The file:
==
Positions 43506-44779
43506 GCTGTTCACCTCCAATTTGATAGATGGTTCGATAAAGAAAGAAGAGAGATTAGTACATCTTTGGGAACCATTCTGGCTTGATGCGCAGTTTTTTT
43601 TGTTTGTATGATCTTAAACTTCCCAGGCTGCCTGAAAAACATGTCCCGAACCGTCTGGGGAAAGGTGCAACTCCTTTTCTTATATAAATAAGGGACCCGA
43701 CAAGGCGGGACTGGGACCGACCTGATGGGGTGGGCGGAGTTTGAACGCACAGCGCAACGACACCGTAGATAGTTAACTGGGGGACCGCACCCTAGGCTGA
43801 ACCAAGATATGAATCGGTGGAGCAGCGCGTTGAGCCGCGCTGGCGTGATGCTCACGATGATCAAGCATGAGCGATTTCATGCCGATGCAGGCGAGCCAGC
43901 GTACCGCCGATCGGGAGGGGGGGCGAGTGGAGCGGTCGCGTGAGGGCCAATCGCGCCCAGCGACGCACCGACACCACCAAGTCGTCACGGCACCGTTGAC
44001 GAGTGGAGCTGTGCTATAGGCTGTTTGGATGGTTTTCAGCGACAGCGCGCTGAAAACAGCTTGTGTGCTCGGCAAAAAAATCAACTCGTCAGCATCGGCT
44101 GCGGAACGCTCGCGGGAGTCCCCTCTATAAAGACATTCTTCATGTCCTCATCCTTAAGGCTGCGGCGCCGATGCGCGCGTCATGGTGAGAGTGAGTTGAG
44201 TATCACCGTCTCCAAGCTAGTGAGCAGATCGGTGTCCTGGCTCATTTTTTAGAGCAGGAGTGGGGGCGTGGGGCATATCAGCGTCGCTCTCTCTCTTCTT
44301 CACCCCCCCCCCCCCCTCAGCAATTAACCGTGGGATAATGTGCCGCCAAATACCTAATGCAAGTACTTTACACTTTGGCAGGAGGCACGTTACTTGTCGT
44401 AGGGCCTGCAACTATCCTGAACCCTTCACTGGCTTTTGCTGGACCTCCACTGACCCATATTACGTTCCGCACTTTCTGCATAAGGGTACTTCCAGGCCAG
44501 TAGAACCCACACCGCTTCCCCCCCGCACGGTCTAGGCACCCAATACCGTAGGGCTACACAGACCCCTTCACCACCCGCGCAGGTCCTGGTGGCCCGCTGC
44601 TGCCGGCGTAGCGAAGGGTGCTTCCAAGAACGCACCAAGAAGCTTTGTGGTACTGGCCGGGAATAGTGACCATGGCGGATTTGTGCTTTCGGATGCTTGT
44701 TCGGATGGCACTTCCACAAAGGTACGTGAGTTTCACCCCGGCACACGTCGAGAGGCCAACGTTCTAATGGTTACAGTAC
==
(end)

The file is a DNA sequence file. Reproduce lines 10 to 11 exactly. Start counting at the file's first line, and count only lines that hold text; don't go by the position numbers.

44301 CACCCCCCCCCCCCCCTCAGCAATTAACCGTGGGATAATGTGCCGCCAAATACCTAATGCAAGTACTTTACACTTTGGCAGGAGGCACGTTACTTGTCGT
44401 AGGGCCTGCAACTATCCTGAACCCTTCACTGGCTTTTGCTGGACCTCCACTGACCCATATTACGTTCCGCACTTTCTGCATAAGGGTACTTCCAGGCCAG